Normally the domain of pizza, auto, razor and beer ads often punctuated with bawdy jokes, the Super Bowl seems to finally be getting in touch with its feminine side. Unilever, for one, is using it as a platform to run its Dove "Real Beauty" spots and Anheuser-Busch is on record as saying it plans to take female beer drinkers into account while it's selecting big-game spots this year. Moreover, about half the 89 million viewers expected to tune in are women.
Missing the market
The change can't come fast enough for the Marketing to Moms Coalition, which said 80% of female Super Bowl fans feel advertisers haven't targeted them in the past. Maria Bailey, CEO of BSM Media and a member of the coalition, said its recent survey of 256 moms is intended to show marketers that "if they are spending millions of dollars on Super Bowl ads and not making them relevant to women, they're missing half their market."
ESPN Research, in fact, shows last year's Super Bowl audience was 56% male and 44% female, 40% of whom had kids 18 and under in the house. Judging from the broader category span in this year's game, which includes everything from antibacterial soaps and Aleve to nuts and life insurance, "media people are starting to see that [the Super Bowl] is a media vehicle that transcends just men," said Ed Erhardt, president-ad sales and customer marketing for ESPN and ABC Sports.
Mr. Erhardt said that, "As the property continues to be seen as a social event, advertisers are clearly using it to reach a wide variety of audiences," especially, he said, as the game offers an increasingly rare opportunity to send out a "big message in a big environment."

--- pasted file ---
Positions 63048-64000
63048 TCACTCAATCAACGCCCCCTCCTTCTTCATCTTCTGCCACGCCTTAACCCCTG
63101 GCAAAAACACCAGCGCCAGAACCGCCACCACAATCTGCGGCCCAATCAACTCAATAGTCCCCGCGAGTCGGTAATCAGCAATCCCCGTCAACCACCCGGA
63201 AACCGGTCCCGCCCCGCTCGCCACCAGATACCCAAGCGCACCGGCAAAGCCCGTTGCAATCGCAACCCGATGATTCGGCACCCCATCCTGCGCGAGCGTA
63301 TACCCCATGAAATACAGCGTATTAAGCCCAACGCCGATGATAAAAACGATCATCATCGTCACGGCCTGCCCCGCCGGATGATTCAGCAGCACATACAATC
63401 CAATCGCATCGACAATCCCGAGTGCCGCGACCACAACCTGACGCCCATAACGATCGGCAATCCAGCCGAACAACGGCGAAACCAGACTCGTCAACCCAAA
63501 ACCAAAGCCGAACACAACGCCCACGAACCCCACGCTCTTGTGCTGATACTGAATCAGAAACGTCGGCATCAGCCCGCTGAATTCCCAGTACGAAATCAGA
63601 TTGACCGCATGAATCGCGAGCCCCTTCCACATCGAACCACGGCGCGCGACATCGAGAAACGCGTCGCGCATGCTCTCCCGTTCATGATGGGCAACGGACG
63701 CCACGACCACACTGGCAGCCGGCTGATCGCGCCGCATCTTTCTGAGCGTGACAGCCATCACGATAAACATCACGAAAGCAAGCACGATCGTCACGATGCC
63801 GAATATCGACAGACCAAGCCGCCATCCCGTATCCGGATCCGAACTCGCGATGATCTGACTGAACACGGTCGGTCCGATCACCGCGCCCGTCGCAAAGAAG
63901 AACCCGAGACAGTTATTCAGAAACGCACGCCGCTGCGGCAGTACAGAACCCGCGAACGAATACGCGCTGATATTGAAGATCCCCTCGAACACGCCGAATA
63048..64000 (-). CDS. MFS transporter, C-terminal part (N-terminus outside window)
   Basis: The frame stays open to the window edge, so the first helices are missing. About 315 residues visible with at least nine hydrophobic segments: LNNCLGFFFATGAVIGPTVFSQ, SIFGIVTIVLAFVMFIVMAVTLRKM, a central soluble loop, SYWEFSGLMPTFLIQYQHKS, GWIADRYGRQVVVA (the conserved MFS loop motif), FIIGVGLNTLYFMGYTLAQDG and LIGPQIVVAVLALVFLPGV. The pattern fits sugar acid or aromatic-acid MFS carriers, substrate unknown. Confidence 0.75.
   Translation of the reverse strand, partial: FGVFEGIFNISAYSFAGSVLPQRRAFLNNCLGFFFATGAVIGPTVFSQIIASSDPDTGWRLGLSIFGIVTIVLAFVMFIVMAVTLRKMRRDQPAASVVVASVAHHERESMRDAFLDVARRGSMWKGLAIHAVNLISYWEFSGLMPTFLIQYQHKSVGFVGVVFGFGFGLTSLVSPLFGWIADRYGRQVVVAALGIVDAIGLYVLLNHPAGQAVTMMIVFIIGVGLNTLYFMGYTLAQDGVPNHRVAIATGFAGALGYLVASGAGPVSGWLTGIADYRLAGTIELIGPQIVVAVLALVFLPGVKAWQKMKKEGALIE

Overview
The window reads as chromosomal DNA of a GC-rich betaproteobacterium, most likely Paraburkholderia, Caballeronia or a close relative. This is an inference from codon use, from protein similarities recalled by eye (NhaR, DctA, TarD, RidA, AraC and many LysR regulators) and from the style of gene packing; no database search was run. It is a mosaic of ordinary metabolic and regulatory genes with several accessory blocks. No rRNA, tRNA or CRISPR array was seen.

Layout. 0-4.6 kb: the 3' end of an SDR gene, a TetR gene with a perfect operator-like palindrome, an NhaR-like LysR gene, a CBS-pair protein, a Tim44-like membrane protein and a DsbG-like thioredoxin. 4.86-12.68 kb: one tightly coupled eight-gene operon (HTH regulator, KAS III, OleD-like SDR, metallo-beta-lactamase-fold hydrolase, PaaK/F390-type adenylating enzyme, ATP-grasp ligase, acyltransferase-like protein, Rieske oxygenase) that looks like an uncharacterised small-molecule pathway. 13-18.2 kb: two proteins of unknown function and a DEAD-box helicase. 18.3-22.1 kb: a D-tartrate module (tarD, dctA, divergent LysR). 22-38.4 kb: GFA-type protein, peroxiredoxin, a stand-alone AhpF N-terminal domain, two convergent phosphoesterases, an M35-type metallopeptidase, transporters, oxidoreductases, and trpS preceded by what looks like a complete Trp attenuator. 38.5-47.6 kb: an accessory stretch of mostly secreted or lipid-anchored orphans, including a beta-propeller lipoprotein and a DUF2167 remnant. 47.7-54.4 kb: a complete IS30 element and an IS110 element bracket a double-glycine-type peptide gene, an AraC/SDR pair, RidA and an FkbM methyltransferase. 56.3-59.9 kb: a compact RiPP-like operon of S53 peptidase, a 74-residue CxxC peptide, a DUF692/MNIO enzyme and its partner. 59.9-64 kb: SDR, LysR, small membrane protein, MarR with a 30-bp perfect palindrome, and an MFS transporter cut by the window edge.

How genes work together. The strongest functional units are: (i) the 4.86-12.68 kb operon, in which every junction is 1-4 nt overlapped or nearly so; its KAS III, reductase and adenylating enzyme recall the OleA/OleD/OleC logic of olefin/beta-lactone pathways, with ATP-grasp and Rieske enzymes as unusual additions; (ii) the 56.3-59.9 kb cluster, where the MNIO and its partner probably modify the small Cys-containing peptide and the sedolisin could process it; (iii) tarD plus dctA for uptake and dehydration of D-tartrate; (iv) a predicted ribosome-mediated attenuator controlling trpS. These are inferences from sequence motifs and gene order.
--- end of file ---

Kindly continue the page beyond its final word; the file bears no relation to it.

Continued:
Unilever chose to run its "Real Beauty" campaign on the Bowl not just because of that mass audience, but also because it reasoned the spot would stand out in testosterone-filled commercial pods. Philippe Harousseau, North American marketing director for Dove, the push for women's self-esteem is "not what most people will be expecting on Super Bowl Sunday."
That surprise factor also was a motivator for Estee Lauder Co.'s Aveda. Although not an advertiser in the game itself, Aveda will sample its new refillable compact and makeup as well as shampoo and body products at events surrounding the Super Bowl in Detroit. The effort will be among the first in a series of strategic sports tie-ins for Aveda over the next five years, many of which will include the promotion of recycling at sports venues.
The reason, according to Chris Molinari, VP-global communications for Aveda (herself an avid sports fan) is that "sports have a universal appeal and women are getting more and more interested because it combines the best of entertainment, health, fitness and wellness." Not to mention the first-mover advantage: "When you're hit in an unusual venue with a product, it's more memorable. Certainly people would take note more of a compact than a cap giveaway at a sporting event."
Even longtime Super Bowl advertisers and those for whom sports have been a mainstay seem to be increasingly recognizing female viewers-and consumers-this year. Anheuser-Busch VP-brand management Marlene Coulis has been vocal in her desire to turn her back on past Super Bowl ads that have been called sexist by the National Organization for Women, and instead try to appeal to women who make up 20% of its beer drinkers.
Car marketers, too, may be realizing Super Bowl is more than just a venue for tough trucks. Cadillac, for example, will launch its redone Escalade SUV with creative featuring it on a model's runway.